When it comes to the opposition parties, they have managed to get low-hanging fruit to put the government on the mat after a while, and not surprisingly, they are cashing in on that.

Meanwhile, nobody is really worried about the farmer.

I would like to thank Chintan Patel for research assistance.

Where are the jobs?

jobs

One million Indians are entering the workforce every month. This makes it around 1.2 crore a year, which is around half the total population of Australia.

This is India’s demographic dividend, which is supposed to find a job, earn and spend, pull India’s crores out of poverty. At least, that is the story that we have been sold over the years. But the theory is not translating into practice.

The land-owning communities across large parts of the country have been on the streets, protesting. This includes the Marathas of Maharashtra, the Jats of Haryana, the Kapus of Andhra Pradesh and the Patidar Patels of Gujarat.

The average size of the land farmed by the Indian farmer has fallen over the decades and in 2010-2011, the last time the agriculture census was carried out, stood at 1.16 hectares. In 1970-1971 it had stood at 2.82 hectares.

This has happened because of the division of land across generations. Further, this fall in farm size has made farming in many parts of the country, an unviable activity. And this explains why the land-owning castes across the country have been protesting and want a reservation in government jobs.

The trouble is that the government does not create jobs any more. In fact, between January 2006 and January 2014, the number of central government employees went up by just 30,000. The total number of people working for the public-sector enterprises has fallen over the years.

Only three out of five individuals who are looking for a job all through the year, are able to find one. In rural India, only one out of two individuals who are looking for a job all through the year, are able to find one. This has been the state of things since 2013-2014.
In fact, as far as Indian industry is concerned it favours expansion through capital (i.e. buying more machines and equipment) than recruiting more people.

Nikhil Gupta and Madhurima Chowdhury analysts at Motilal Oswal, use data up to 2014-2015, from the Annual Survey of Industries, and based on it conclude that over a period of 35 years up to 2014-2015, the rate of employment in the Indian industry has increased at 1.9 per cent per year on an average. In comparison, the capital employed by industry has grown at the rate of 14 per cent per year.

Clearly, capital has won the race hands down. Or if I were to put it in simple words, when it comes to Indian industry, machine has won over man for a while now. The Indian corporates like the idea of expanding their production and in the process their business, by installing new machines and equipment, rather than employing more people.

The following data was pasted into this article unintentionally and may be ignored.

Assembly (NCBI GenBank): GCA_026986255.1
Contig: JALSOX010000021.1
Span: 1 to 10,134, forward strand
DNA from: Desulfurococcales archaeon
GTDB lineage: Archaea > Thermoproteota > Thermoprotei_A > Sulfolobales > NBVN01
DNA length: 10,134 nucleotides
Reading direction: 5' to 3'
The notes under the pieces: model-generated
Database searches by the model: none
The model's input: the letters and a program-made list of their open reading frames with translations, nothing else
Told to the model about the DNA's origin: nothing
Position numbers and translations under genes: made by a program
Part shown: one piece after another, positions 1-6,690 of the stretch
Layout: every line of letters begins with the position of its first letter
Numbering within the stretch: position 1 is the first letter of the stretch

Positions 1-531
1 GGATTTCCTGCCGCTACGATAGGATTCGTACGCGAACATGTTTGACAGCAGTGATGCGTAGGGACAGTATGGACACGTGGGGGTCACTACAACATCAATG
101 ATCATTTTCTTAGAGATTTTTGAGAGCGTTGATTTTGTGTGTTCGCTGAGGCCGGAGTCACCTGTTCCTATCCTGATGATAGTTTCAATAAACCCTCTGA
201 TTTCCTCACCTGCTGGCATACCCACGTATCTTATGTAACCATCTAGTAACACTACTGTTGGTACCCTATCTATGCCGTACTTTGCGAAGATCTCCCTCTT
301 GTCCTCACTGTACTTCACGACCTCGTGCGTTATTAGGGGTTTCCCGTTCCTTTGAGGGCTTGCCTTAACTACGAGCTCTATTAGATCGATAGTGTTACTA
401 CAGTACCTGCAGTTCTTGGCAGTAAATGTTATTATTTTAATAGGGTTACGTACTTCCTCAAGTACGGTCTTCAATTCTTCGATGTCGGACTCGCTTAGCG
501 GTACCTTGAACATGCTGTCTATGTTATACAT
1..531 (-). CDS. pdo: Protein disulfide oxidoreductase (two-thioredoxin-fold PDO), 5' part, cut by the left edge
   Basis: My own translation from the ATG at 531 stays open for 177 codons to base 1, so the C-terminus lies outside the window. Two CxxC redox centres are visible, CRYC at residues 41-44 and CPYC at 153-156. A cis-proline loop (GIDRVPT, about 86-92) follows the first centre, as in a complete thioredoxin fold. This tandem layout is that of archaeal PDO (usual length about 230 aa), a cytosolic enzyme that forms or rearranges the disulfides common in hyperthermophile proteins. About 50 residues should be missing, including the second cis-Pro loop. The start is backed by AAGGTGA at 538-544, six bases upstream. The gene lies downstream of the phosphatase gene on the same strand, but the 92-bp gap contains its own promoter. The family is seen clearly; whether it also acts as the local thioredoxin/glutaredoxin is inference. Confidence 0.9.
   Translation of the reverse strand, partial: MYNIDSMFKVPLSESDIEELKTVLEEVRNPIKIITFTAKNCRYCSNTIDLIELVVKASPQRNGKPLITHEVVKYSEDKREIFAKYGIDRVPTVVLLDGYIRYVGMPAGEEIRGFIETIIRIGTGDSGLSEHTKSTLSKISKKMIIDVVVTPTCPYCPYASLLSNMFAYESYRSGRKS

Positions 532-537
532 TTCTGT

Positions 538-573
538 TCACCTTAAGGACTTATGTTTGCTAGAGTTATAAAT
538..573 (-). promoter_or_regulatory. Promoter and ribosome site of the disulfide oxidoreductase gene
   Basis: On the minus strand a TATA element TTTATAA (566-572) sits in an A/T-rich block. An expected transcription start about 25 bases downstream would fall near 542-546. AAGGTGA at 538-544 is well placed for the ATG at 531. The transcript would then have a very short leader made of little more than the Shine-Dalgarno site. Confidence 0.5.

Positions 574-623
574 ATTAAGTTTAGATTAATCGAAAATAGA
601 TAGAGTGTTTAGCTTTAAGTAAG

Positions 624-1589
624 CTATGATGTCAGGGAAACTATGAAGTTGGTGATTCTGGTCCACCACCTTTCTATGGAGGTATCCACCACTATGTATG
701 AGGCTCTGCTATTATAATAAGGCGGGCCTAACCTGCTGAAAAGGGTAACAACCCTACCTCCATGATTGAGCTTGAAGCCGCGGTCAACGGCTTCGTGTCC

One of the reasons for this is the huge number of labour laws that Indian firms need to follow. As Jagdish Bhagwati and Arvind Panagariya write in India’s Tryst with Destiny: “The costs due to labour legislations rise progressively in discrete steps at seven, ten, twenty, fifty and 100 workers. As the firm size rises from six regular workers towards 100, at no point between the two thresholds is the saving in manufacturing costs sufficiently large to pay for the extra costs of satisfying these laws.”

The National Manufacturing Policy of 2011 estimates that, on an average, a manufacturing unit needs to comply with nearly 70 laws and regulations.  At the same time, these units sometimes need to file as many as 100 returns a year.

This basically ensures that an average Indian firm starts small and continues to remain small. In the process, jobs aren’t created. This is reflected in the fact that close to 85 per cent of Indian apparel firms employ less than eight people. As per an Economic Survey estimate, close to 24 jobs are created in this sector per lakh of investment. Despite, this firms in this sector continue to remain small.

The points discussed up until now are essentially big structural issues, which have been around for a while. In the recent past, demonetisation which overnight made 86.4 per cent of the currency in circulation, useless, ended up destroying many firms operating in the informal sector. The Goods and Services Tax has added to this.

These days the presence of informal sector is seen as a bad thing because it doesn’t pay its fair share of taxes to the government. This isn’t totally true. People who work for these firms do spend the money that they earn and pay their share of indirect taxes. Also, as the Economic Survey of 2015-2016 points out: “The informal sector should… be credited with creating jobs and keeping unemployment low.”

As economist Jim Walker of Asianomics wrote in a research note sometime back: “There is nothing intrinsic that says that the informal economy is a less effective or beneficial source of activity than the formal economy.” This is something that the Modi government needs to understand.

In its quest for more taxes, it is working towards destroying large parts of the informal economy, which is a huge part of Indian economy. Ritika Mankar Mukherjee and Sumit Shekhar of Ambit Capital wrote in a research note: “India’s informal sector is large and labour-intensive. The informal sector accounts for ~40% of India’s GDP and employs close to ~75% of the Indian labour force.” 

And this is something that the government needs to remember in its bid to forcibly formalise the Indian economy.

The column originally appeared in the Deccan Herald on October 15, 2017.